The company last October announced the discovery of Owowo oil field, which it projected to hold over 1 billion barrels of crude oil reserves and over N3 trillion in potential revenue to Nigeria. Experts reckon that the oil field discovery has brought new hopes to the Nigerian economy, especially at a time when new investments in upstream operations were shrinking. The discovery came as a morale booster for the industry especially as Nigeria’s reserve replacement ratio has been on the downward trend.

The Owowo oil field has the potential to provide new employment opportunities for Nigerians once production starts. The implication of this is enhanced living standards for some households and revenue to government in form of taxes and royalties. But this can only be accomplished in a business-friendly environment.

Way forward

Head of Oil and Gas Research, Renaissance Capital, lldar Davletshin, tasked the Buhari government to use its mandate to implement much-needed reforms in the oil and gas sector, which continues to be the driving force behind the economy. “While it is unlikely that Nigeria will escape its dependence on the sector, there is clear potential for the country to strengthen its oil and gas industry and develop a more diversified and balanced economy, following the successful models of resource-rich countries such as Canada, Norway and Australia,” he said.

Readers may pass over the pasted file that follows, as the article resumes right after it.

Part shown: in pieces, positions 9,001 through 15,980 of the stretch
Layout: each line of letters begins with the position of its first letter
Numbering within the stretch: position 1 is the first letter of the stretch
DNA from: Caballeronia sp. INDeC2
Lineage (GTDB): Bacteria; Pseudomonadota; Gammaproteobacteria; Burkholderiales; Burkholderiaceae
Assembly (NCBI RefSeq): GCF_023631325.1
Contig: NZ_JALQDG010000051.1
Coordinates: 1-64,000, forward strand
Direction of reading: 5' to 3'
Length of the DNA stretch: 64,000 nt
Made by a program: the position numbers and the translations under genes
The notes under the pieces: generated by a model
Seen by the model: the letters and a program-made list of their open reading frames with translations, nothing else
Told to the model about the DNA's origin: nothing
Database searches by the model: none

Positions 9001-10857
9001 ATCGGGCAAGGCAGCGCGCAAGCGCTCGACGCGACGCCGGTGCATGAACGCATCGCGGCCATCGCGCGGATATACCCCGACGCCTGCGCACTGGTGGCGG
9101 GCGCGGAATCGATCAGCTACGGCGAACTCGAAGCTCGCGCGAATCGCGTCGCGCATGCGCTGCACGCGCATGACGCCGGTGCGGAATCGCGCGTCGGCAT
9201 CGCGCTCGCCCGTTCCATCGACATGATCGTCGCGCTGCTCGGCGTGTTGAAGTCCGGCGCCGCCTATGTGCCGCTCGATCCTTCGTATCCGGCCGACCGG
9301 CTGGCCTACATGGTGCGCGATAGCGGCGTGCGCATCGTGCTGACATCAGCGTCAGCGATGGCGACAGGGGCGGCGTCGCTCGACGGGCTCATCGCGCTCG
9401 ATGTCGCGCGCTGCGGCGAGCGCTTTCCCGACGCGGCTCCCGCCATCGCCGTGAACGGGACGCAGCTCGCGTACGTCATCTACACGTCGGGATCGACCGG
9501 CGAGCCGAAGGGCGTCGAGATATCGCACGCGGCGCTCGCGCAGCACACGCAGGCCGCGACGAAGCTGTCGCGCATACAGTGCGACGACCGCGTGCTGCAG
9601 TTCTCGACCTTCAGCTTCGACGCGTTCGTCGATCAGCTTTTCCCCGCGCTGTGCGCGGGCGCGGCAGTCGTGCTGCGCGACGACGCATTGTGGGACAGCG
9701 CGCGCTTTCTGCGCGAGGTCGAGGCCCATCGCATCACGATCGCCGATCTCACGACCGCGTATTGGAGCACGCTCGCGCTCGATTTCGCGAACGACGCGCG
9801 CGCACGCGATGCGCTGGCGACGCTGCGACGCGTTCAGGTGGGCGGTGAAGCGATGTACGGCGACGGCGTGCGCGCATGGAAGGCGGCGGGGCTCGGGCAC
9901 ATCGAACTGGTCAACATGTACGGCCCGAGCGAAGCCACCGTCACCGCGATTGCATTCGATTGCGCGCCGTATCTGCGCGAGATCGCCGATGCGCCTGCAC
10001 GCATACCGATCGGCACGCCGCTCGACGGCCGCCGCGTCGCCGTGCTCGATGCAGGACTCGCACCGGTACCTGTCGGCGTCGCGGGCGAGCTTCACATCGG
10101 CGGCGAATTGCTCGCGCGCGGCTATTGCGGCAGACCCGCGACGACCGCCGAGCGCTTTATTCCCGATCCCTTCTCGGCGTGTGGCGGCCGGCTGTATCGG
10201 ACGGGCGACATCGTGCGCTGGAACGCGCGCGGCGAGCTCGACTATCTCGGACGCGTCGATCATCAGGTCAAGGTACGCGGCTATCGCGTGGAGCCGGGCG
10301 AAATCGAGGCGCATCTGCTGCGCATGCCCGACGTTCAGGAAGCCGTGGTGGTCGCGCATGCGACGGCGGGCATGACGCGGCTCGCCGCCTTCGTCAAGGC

He added: “It is essential that the new administration avoids making the same mistakes as most other emerging nations and does not launch a complete overhaul. Nigerian taxes for onshore production are in the highest quartile globally, so some easing could make sense, especially in the weaker oil price environment”.

In the same vein, the International Association for Energy Economics (IAEE), while supporting reforms in the sector, warned that the rationale for such reforms should be to enhance the sustainability of petroleum wealth that would impact all stakeholders.

In a paper entitled, “An Appraisal of Oil and Gas Industry Reform and Institutional Restructuring in Nigeria”, the association said, “the rationale for restructuring the oil and gas sector in a petroleum dependent economy like Nigeria should be to enhance the sustainability of petroleum wealth and its impact on all stakeholders. Undergoing such reforms presupposes that the current state of the industry is inefficient in service deliveries and ineffective at promoting society’s welfare objectives. This notwithstanding, such reforms or restructuring must not only focus on enhancing industry effectiveness and efficiency, it must be mindful of equity issues with respect to wealth distribution among all stakeholders – governments, communities and operators.”

IAEE noted that a prompt passage of the PIB, provision of infrastructure and security for oil installations across the country would be a good start. And these are what government can do to support the industry.